Planting Your Own Lettuce
Lettuce is a great addition to your own home garden, especially for new gardeners. Lettuce is an easy to grow year-round vegetable that is very flexible in its needs. Additionally, growing it at home is a simple way to ensure that fresh greens are always around the house. Today we are covering the basics of how to properly plant your lettuce seeds or seedlings.
Lettuce is a very flexible plant in that it adapts well to most regions and a wide range of soils. It does best however, in sandy soils filled with organic matter. Specifically, lettuce grows well in soil pH between 6.0 to 7.0. The soil must be well-draining as lettuce does not like soggy soils.
Deciding Where to Grow
When growing inside, your lettuce will need a pot with good drainage and big enough for your lettuce to grow. Growing inside allows you to have better control and stability in temperature and lighting as your plants need.
Traditionally lettuce is grown outdoors. When outside, lettuce plants love the cool seasons of Spring and Autumn. Although lettuce grows fastest in full sun, it grows well in shaded areas. In fact, a spring crop often lasts longer if shaded from the afternoon sun.
Be sure whether using seeding or using transplants, to prepare your garden bed by tilling up to 10 inches deep and remaining any large rocks or stones.
How to Plant
Planting lettuce is not complicated when you know what to expect and account for.
Plant fall lettuce beginning about 4 to 8 weeks before the first frost. Depending on variety, make sure to space each plant between 6 and 18 inches. As a rule of thumb, you should space plants far enough apart so that they can grow to full size. When using a transplant, it is best to leave the plant outside for four to five days to give it space to accumulate to your garden temperature. A simple way to ensure proper rooting for your transplants is to use Rhizone, a root establishment product that encourages transplanted crops to flourish.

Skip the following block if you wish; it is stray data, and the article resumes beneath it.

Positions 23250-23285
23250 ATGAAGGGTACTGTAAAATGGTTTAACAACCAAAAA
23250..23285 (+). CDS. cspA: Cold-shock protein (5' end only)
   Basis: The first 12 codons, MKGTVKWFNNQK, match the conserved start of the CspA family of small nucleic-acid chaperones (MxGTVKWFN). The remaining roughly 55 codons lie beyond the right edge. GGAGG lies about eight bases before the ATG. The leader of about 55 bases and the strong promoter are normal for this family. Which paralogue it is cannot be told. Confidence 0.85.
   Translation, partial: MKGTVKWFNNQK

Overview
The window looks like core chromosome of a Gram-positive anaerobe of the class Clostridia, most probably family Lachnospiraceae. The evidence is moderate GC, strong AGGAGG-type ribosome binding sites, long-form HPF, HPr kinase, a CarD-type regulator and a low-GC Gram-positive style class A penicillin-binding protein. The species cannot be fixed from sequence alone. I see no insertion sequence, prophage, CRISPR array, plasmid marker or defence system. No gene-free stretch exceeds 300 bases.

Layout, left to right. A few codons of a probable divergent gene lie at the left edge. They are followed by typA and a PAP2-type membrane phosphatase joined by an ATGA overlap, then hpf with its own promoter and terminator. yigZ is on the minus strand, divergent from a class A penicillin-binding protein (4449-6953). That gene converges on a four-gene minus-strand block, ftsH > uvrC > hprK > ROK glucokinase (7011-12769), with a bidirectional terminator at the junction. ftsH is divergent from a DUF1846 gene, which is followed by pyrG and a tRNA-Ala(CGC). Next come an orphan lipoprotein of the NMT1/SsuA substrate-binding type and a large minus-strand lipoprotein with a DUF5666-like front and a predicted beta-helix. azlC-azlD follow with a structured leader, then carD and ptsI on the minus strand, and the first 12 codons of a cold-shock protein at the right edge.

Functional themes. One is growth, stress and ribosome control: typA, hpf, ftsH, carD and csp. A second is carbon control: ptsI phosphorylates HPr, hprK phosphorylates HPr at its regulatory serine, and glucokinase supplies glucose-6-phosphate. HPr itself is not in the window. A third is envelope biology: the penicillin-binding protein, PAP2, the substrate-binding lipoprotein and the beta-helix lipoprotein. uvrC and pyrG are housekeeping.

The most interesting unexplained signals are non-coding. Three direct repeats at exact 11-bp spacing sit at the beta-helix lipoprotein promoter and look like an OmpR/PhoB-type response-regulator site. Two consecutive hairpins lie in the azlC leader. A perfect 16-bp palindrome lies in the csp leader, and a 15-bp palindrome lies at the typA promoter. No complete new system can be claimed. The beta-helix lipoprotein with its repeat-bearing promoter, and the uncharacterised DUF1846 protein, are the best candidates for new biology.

Seeded lettuce should be planted 10 to 12 inches apart in rows that are 18-24 inches apart. Or, if you don’t mind thinning, you can broadcast your seeds over the entire bed. As the seeds are very tiny, you do not need to plant them more than ¼ inches deep. To ensure success from your seeds, consider using a seed dip such as SeedUp.
Watering is especially important for productive growth. Shallow roots leave plants susceptible to water-related stress, so water frequently and to a depth of at least 6 inches. Remember, lettuce is sensitive to soggy soils. It is ideal to keep the bed moist but not waterlogged. Additionally, too much water can encourage disease. A layer of organic mulch will help to maintain soil moisture, protect roots, and prevent weeds.
If growing indoors, you may move it to a location where it can receive at least six hours of sunlight per day. In case your location has little sunlight, we recommend using compact fluorescent light bulbs (15W) positioned three inches away from your lettuce. When growing outdoors lettuce is very versatile and does well in both shade and full sun.
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